Here, a who’s who of British retailers – including Burberry, Paul Smith, Aquascutum, Galliano, Mulberry, Links of London, Marks & Spencer and French Connection – compete for the Hong Kong dollars of residents and tourists alongside such other Western luxury brands as Gucci, Armani, Yves Saint Laurent, Calvin Klein, Bottega Veneta, Coach, Zara and Starbucks.
One could scarcely find a more perfect metaphor for the keen interest Western businesses of all kinds are showing in Hong Kong at the moment, a visitor to the city quickly discovers.
While the "Hong Kong-as-a-gateway-to-mainland China-and-the-rest-of-Asia" story is hardly new, the stream of foreigners coming to Hong Kong on expatriate visas has intensified recently, experts there say, for a variety of reasons.
Some of these reasons – such as a seemingly universal interest on the part of Hong Kong-based, expat-focused IFA firms in luring top talent from the UK – are being fuelled simply by growth in other business sectors. This is because at the end of the day, ex-pat hotel managers, retail executives and even hedge fund managers need expert advice on their personal finances, just like everyone else.
Take, for example, the ambitious plans by Harrow, one of England’s oldest and best known private boys’ schools, to open a 1,200 pupil, mixed sex boarding and day school on the grounds of a former army base in the New Territories in 2012.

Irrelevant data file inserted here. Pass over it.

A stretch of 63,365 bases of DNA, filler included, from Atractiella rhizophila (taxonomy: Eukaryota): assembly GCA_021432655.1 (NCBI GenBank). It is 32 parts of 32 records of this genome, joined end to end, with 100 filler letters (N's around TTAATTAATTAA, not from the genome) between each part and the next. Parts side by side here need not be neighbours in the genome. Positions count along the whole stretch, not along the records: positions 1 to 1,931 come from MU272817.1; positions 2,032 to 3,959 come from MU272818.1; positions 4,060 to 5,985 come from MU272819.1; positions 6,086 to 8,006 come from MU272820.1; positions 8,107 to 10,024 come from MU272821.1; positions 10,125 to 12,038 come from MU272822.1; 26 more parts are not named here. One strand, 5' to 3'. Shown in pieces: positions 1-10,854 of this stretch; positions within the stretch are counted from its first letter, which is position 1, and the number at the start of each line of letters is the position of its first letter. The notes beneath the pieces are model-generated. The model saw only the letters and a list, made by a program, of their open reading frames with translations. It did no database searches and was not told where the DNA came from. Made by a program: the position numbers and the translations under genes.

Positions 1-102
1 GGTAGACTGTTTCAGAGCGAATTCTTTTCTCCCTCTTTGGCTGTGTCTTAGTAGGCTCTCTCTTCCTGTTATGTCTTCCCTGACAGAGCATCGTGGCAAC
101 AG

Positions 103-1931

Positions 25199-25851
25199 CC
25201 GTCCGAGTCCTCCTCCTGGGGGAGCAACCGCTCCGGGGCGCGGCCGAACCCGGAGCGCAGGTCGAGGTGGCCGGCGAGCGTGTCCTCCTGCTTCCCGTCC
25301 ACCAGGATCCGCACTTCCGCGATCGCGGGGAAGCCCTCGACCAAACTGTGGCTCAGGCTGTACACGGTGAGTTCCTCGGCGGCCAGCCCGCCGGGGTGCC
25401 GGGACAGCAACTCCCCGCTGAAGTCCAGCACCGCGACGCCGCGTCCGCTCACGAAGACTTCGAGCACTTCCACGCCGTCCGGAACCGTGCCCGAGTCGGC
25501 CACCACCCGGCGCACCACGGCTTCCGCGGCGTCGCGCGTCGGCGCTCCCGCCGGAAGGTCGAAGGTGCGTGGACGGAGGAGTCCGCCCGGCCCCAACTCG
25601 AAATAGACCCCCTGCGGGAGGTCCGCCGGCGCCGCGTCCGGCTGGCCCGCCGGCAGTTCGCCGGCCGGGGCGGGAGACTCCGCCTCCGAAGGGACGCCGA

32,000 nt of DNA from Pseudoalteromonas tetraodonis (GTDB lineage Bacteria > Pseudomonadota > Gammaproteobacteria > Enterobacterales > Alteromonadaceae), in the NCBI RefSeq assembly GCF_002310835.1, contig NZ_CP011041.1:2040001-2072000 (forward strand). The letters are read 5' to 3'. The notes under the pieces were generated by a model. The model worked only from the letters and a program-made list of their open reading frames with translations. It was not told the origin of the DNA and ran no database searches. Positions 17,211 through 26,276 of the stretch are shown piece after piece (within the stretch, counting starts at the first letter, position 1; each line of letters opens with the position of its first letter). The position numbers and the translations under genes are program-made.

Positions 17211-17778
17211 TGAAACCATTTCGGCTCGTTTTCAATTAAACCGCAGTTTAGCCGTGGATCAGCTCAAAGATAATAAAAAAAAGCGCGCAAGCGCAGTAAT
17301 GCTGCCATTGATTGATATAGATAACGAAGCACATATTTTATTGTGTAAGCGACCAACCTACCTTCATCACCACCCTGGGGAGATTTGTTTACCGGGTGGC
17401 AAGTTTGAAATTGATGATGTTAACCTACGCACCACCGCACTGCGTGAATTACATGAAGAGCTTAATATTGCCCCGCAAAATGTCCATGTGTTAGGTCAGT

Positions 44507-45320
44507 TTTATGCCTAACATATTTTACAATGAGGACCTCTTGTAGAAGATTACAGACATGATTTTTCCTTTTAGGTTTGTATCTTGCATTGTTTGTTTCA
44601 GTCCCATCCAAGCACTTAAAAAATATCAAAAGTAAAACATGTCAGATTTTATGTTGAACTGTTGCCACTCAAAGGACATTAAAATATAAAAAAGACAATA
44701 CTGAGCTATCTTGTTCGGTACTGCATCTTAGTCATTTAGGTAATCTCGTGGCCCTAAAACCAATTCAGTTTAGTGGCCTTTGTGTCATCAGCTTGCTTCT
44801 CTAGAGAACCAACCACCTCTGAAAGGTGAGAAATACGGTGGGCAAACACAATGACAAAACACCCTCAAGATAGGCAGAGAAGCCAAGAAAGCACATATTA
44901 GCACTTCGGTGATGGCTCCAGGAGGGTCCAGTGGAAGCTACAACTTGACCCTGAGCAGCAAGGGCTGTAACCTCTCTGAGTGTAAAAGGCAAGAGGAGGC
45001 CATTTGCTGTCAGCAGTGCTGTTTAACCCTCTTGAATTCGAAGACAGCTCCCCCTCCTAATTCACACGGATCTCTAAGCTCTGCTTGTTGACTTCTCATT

Harrow International School Hong Kong is being set up in response to what the Hong Kong Education Bureau sees as a significant demand in the Hong Kong catchment area for a high end, English language private education. Harrow already has schools operating in Bangkok and Beijing.
When completed, Harrow’s Hong Kong outpost will employ around 90 teachers, according to Harrow deputy headmaster Mel Mrowiec, who will be the new school’s headmaster. Like London-based Mrowiec himself, many of these 90 teachers will be among the 2012 crop of new expats to Hong Kong – and as such, potential new clients for all manner of expat-specialising businesses there, including financial advisory firms.
At the same time, of course, Harrow International itself will cater to expatriates, who, sources say, are now competing for an insufficient number of places at Hong Kong’s existing, and booming, international schools.
Right place and time
“Our tagline at Invest Hong Kong is ‘right place, right time’, but at the moment it really does seem as though everything is coming together right now,” says Simon Galpin, director-general of Invest Hong Kong, a ten-year-old foreign direct investment promotional agency, which last year set a record for the number of foreign companies it helped to set up or expand in Hong Kong.